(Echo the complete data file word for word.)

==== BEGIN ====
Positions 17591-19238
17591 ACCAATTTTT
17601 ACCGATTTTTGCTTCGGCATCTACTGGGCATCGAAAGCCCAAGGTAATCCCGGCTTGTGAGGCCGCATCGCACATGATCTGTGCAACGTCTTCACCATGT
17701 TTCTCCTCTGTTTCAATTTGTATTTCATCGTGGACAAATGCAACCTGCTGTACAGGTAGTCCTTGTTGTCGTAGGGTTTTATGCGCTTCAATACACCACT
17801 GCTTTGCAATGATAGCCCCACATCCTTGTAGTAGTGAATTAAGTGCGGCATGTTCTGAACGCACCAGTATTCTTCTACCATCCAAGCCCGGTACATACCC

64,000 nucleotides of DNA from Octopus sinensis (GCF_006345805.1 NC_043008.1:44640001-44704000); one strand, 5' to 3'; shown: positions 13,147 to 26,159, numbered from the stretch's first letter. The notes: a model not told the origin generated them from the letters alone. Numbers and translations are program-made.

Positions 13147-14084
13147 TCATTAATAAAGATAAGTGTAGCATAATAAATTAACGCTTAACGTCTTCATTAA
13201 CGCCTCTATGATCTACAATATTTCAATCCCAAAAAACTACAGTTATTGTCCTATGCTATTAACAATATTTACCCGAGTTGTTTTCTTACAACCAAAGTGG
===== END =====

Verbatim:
Positions 17591-19238
17591 ACCAATTTTT
17601 ACCGATTTTTGCTTCGGCATCTACTGGGCATCGAAAGCCCAAGGTAATCCCGGCTTGTGAGGCCGCATCGCACATGATCTGTGCAACGTCTTCACCATGT
17701 TTCTCCTCTGTTTCAATTTGTATTTCATCGTGGACAAATGCAACCTGCTGTACAGGTAGTCCTTGTTGTCGTAGGGTTTTATGCGCTTCAATACACCACT
17801 GCTTTGCAATGATAGCCCCACATCCTTGTAGTAGTGAATTAAGTGCGGCATGTTCTGAACGCACCAGTATTCTTCTACCATCCAAGCCCGGTACATACCC

64,000 nucleotides of DNA from Octopus sinensis (GCF_006345805.1 NC_043008.1:44640001-44704000); one strand, 5' to 3'; shown: positions 13,147 to 26,159, numbered from the stretch's first letter. The notes: a model not told the origin generated them from the letters alone. Numbers and translations are program-made.

Positions 13147-14084
13147 TCATTAATAAAGATAAGTGTAGCATAATAAATTAACGCTTAACGTCTTCATTAA
13201 CGCCTCTATGATCTACAATATTTCAATCCCAAAAAACTACAGTTATTGTCCTATGCTATTAACAATATTTACCCGAGTTGTTTTCTTACAACCAAAGTGG